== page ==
A fluoroelastomer composition suitable for use in cold shrink products according to the present invention has a terpolymer composition as a main component. The terpolymer composition, also referred to herein as a mixed terpolymer, has multimodal distribution of molecular weight. This means that the mixed terpolymer contains a number of fluoroterpolymers that may be distinguished from each other by a difference of molecular weight. Preferably a mixed terpolymer has a bimodal distribution of molecular weight produced by mixing a first terpolymer, having a first weight average molecular weight centered from about 107 to about 108, with a second terpolymer having a second weight average molecular weight centered at about 104. The first terpolymer is selected to have a high molecular weight, which could be as high as 108 while the second terpolymer has a relatively low molecular weight. Preferred terpolymers result from interpolymerization of combinations of tetrafluoroethylene, hexafluoropropylene and vinylidene difluoride comonomers. Preparation of terpolymers of differing molecular weight depends upon the relative concentrations of the three monomers and conditions of polymerization.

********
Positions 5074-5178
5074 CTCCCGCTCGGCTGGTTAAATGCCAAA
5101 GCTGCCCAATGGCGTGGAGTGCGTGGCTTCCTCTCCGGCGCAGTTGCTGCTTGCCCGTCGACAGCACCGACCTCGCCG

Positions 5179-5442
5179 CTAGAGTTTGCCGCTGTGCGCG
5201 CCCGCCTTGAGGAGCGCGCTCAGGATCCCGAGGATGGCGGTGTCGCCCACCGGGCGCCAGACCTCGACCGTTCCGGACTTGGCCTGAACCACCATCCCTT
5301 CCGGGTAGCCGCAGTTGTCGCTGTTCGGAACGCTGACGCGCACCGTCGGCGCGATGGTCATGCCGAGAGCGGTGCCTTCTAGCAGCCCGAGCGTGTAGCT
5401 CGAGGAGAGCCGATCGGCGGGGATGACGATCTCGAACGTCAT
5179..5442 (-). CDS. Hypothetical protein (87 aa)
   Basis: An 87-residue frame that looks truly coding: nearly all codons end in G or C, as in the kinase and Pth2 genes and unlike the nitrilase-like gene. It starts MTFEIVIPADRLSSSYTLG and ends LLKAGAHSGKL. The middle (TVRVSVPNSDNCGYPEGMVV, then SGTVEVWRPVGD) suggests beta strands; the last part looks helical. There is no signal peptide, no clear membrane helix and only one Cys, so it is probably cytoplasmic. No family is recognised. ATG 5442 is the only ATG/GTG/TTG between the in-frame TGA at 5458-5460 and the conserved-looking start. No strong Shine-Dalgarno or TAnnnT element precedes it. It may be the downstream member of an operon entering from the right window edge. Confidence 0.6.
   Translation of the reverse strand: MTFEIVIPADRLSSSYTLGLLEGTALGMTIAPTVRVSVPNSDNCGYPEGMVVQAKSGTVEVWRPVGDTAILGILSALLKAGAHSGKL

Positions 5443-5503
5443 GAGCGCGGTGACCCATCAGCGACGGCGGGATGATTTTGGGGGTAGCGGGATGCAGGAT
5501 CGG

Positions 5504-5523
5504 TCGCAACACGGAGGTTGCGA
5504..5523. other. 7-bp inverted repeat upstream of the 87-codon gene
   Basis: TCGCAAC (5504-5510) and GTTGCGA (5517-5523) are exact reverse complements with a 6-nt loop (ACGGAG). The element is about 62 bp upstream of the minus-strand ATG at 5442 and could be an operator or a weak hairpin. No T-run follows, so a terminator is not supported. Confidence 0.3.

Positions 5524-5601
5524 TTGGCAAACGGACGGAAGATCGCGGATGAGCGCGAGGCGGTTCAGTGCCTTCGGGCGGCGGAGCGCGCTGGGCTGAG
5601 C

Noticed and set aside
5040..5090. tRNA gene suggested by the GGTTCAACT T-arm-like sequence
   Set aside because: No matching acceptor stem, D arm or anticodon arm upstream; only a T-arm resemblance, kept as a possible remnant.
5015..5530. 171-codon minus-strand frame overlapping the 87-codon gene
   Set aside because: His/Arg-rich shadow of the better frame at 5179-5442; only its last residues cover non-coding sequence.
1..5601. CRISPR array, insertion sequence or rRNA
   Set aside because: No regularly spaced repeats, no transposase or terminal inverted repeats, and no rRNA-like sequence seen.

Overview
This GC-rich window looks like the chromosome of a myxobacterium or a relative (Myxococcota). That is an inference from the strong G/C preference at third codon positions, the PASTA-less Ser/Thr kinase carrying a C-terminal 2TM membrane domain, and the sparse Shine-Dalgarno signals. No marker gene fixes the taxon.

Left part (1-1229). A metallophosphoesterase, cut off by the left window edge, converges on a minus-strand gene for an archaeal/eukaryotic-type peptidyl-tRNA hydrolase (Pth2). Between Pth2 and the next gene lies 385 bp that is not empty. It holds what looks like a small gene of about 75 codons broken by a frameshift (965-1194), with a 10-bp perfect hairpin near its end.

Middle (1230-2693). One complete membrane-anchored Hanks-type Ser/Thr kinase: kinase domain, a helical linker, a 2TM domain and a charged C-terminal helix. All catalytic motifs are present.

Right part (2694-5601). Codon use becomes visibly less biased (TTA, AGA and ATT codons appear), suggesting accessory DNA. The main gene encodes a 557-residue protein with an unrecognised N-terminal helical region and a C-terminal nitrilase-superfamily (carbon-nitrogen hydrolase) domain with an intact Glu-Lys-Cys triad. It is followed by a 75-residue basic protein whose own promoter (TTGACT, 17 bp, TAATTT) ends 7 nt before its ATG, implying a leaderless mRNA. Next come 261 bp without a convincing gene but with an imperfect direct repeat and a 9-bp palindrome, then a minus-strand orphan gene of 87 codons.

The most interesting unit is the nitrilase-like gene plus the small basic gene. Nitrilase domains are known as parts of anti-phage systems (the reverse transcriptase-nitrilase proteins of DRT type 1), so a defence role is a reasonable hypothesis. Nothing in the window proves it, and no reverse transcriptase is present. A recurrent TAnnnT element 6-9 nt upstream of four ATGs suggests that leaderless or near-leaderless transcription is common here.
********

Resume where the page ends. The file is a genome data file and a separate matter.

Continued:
Methods for preparation of fluoropolymers according to the present invention include, for example, free radical polymerization of monomers. In general the desired olefinic monomers can be copolymerized in an aqueous colloidal dispersion. Aqueous emulsion and suspension polymerizations can be carried out in conventional steady-state conditions in which monomers, water, surfactants, buffers and catalysts are fed continuously to a stirred reactor under optimum pressure and temperature conditions while the resulting emulsion or suspension is removed continuously. Alternative syntheses, as described in U.S. Pat. No. Re. 36,794, include the use a batch or semibatch polymerization process to feed ingredients into a stirred reactor to react at a set temperature for a specified length of time or ingredients may be fed into the reactor to maintain a constant monomer pressure until a desired amount of polymer is formed.